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Star Wars: The Clone Wars finale recap: Ahsoka's adventure ends in 'Victory and Death'

The last project kicked off by creator George Lucas comes to an intense conclusion.

Sean Keane Former Senior Writer
Sean knows far too much about Marvel, DC and Star Wars, and poured this knowledge into recaps and explainers on CNET. He also worked on breaking news, with a passion for tech, video game and culture.
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Sean Keane
6 min read
Ahsoka Tano

Ahsoka Tano is determined to escape without killing the clones.

Lucasfilm/Screenshot by Sean Keane/CNET

So it ends. The last episode in the final season of Star Wars : The Clone Wars  came to Disney Plus on Monday, May 4, after the events of Siege of Mandalore and clone troopers across the galaxy turning on the Jedi as Order 66 is triggered. This is the season's 12th episode, and it's called "Victory and Death," a suitably dramatic and final-sounding title.

We're deep into the events of Revenge of the Sith at this point, and ex-Padawan Ahsoka Tano (Ashley Eckstein) managed to get the inhibitor chip -- which Darth Sidious used to make the clones go bad -- out of her pal Commander Rex's (Dee Bradley Baker) head. Unfortunately, they're also trapped in a medical bay with a whole bunch of Order 66'd clones ready to break in and end them both.

Meanwhile, mad lad Maul (Sam Witwer) is killing his way around the ship after Ahsoka released him to cause a distraction. Let's dive into Clone Wars SPOILER town one last time.


Fighting back

Just as the clones breach the medical bay, Ahsoka and Rex burst out. Seamlessly deflecting blaster bolts and firing stun blasts, they incapacitate all the troops without killing them. (I dunno if the guy Ahsoka hits with a door is OK, though. That sure looked nasty.)

Elsewhere, Maul is listening into the clones' communications with his ill-gotten armor piece, and takes a different approach to our heroes as he enters the hyperdrive chamber. He slaughters the clones and pulls the generators down, forcing the cruiser out of hyperspace -- the trip to Coruscant is canceled. Sidious will be disappointed, he had tea ready for everyone! Tea and lightning.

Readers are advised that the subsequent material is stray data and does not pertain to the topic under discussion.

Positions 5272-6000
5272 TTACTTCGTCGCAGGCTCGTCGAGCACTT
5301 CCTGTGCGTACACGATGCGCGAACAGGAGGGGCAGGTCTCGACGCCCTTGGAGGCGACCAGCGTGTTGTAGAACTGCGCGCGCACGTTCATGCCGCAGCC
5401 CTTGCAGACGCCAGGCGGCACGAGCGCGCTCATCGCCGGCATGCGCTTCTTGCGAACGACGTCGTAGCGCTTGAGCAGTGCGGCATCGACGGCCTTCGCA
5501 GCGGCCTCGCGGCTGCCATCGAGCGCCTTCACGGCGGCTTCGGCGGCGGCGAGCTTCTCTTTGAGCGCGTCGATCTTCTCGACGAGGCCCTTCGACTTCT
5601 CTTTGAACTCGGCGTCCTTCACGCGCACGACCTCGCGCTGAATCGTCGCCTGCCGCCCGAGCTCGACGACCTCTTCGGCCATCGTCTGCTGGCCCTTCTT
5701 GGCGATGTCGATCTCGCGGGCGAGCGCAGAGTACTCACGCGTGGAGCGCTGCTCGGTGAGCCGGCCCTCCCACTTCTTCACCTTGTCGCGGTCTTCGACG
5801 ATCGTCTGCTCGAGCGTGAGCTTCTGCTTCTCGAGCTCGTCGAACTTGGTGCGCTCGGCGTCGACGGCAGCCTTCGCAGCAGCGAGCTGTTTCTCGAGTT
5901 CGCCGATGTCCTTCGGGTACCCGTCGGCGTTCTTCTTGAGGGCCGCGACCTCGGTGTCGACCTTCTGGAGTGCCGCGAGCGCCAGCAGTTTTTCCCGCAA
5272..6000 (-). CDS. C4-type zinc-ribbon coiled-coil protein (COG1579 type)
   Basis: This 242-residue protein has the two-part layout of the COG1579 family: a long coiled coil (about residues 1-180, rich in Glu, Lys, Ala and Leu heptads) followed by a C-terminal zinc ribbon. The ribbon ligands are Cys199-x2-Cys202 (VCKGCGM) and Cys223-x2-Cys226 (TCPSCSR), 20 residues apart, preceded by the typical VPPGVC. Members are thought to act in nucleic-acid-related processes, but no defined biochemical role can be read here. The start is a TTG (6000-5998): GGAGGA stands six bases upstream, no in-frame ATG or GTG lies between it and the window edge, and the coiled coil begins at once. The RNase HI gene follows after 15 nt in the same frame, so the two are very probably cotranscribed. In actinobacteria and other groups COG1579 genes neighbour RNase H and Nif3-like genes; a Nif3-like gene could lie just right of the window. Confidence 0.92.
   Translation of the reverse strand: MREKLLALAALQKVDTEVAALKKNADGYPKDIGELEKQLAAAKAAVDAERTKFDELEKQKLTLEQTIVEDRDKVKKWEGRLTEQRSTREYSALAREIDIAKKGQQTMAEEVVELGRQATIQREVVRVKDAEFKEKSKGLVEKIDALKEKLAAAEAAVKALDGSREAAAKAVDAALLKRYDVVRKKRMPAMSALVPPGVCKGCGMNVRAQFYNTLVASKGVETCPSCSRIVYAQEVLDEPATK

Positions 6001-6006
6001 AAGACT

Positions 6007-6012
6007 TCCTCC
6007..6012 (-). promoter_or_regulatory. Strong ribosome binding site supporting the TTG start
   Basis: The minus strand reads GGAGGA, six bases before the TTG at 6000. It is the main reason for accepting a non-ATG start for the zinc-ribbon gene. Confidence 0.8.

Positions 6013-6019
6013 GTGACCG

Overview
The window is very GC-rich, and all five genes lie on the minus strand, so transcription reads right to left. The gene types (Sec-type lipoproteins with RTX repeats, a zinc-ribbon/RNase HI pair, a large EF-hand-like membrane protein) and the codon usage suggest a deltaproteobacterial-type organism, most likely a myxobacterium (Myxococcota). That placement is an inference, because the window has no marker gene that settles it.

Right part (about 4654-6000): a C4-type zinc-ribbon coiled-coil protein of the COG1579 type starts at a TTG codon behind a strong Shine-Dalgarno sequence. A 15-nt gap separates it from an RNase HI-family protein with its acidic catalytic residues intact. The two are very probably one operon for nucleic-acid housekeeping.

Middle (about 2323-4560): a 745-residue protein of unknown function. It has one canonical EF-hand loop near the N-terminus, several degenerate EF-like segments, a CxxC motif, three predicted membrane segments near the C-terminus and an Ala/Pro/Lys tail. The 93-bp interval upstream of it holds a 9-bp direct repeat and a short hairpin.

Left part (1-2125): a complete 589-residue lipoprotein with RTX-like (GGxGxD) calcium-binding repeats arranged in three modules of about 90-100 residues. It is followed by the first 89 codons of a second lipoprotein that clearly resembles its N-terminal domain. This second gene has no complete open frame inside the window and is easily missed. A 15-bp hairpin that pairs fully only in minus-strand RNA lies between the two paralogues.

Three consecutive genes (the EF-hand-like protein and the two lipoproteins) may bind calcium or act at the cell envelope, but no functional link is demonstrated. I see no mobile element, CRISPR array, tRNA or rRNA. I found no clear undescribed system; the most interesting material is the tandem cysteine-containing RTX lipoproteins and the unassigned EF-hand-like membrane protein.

In epic style, Maul brings the cruiser crashing down in this episode.

Lucasfilm/Screenshot by Sean Keane/CNET

Being pulled out of lightspeed so abruptly has had a devastating effect on the cruiser -- countless fires have broken out on the hull as it hurtles towards a moon. This is an absolutely spectacular visual, and Kevin Kiner's use of synth on the soundtrack (which is available on Spotify) gives it some extra dramatic punch.

"We need to get out of here," Ahsoka says. Good call!

The Jedi way

Ahsoka, Rex and their astromech droid buddies need to get across the hangar to the last remaining shuttle (bad Rex ordered the escape pods destroyed in the previous episode). Unfortunately, a massive contingent of Rex's clone brothers -- led by Jesse because of course it had to be someone we knew -- is in the way. 

Admirably, Ahsoka is determined to stick to the nonlethal approach even though the cruiser is doomed. She realizes Rex is pretty cut up about the situation and takes off his helmet, to find a tear rolling down his cheek.


Jesse leads his fellow clones in hunting Ahsoka and Rex.

Lucasfilm/Screenshot by Sean Keane/CNET

"You're a good soldier Rex, so is every one of those men down there," she says. "They may be willing to die, but I am not the one who is going to kill them."

It's clear she's internalized the true meaning of being a Jedi, a philosophy espoused by Anakin Skywalker in Attack of the Clones, before he became her master: "Compassion, which I would define as unconditional love, is essential to a Jedi's life." Unfortunately, Anakin isn't really practicing what he preached at this point.

Rex approaches Jesse and company with Ahsoka at blaster point, pretending to have taken her prisoner, and argues that she hasn't been a Jedi for ages -- an attempt to confuse the Order 66 programming with semantics. It buys them enough time for the droids to dump a bunch of the clones to a lower level, evening the odds as Ahsoka and Rex continue their stun-deflection dance.

Maul's escape

Their plan is thrown a little askew when Maul runs toward the ship -- the cheeky Charlie is trying to escape on his own.